No definition of beauty has remained consistently accepted through the ages. The culture of a philosopher was always a strong influence on how esthetic concepts such as beauty were approached. In Western philosophy, the earliest attempts at a definition that have come down to us were in the writings of the Greek philosopher Plato about 2,500 years ago. For the next 2,500 years, the question was addressed from the shifting cultural perspectives of multiple philosophers, down to our own time of the 21st Century. Today's definitions still reflect the "ideal" concepts presented by Plato, as well as the "scientifically objective" concepts developed over the past 200 years. The fundamental difference between the "ideal" and "scientifically objective" concepts remains unresolved: Is beauty an inherent property not dependent on how it is perceived as Plato wrote, or is it a property very dependant on perception and comparison as it is defined "objectively"? Conceptions of the beauty of the human face and body have shifted over time and from different cultural perspectives, but a concept that has remained somewhat stable is that of "harmony of parts as seen in the whole"-for example, the "parts" of hair, forehead, eyes, nose, lips and chin when viewed in the whole make a beautiful face. An archetype of the "unity of parts" concept is the head of Aphrodite-the Classic Beauty-sculpted by the Greek artist Praxiteles 2,500 years ago (see http://artcyclopedia.com/artists/praxiteles.html.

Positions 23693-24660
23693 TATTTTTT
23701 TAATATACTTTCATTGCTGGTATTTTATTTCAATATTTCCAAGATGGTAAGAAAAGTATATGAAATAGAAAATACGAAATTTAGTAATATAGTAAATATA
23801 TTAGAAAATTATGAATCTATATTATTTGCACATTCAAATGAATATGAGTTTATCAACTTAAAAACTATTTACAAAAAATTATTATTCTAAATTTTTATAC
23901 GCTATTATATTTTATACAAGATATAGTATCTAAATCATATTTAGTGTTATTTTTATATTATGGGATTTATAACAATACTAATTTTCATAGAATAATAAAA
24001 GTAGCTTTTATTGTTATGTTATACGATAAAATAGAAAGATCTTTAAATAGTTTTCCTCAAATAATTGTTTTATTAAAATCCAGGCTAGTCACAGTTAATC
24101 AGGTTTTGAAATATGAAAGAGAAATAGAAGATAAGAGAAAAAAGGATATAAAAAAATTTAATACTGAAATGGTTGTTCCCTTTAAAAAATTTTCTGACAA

In 21st Century terms, the definition most apt for beauty is that it has a high degree of esthetic value that may or may not include "prettiness", interwoven with powerful emotional elements such as pain, courage and fear. In painting and sculpture think of Michelangelo (see http://www.saintpetersbasilica.org/Altars/altars.htm), in music think of Beethoven as conveyers of beauty that stirs our deepest responses.
In contrast is the concept of "prettiness", an aesthetic concept often mistakenly taken as a synonym for beauty. Prettiness is an esthetic value that gives pleasure with no discordant elements such as pain or courage. A change of hairdo may be "pretty"; a popular song may be "pretty". The definition of beauty potentiated by courage and fear was perhaps in the mind of Ernest Hemingway when he wrote of the tragic beauty he saw in the bullring, in the bullfighter that faced the bull and possible death with courage overcoming fear-what Hemingway called "grace under pressure".
The Japanese artist Hokusai's "Great Wave" block print captures the fearsome power and beauty of nature in the enormous ocean wave breaking over three tiny boats where humans courageously fight to survive against almost overwhelming odds (see http://andreas.com/hokusai.html).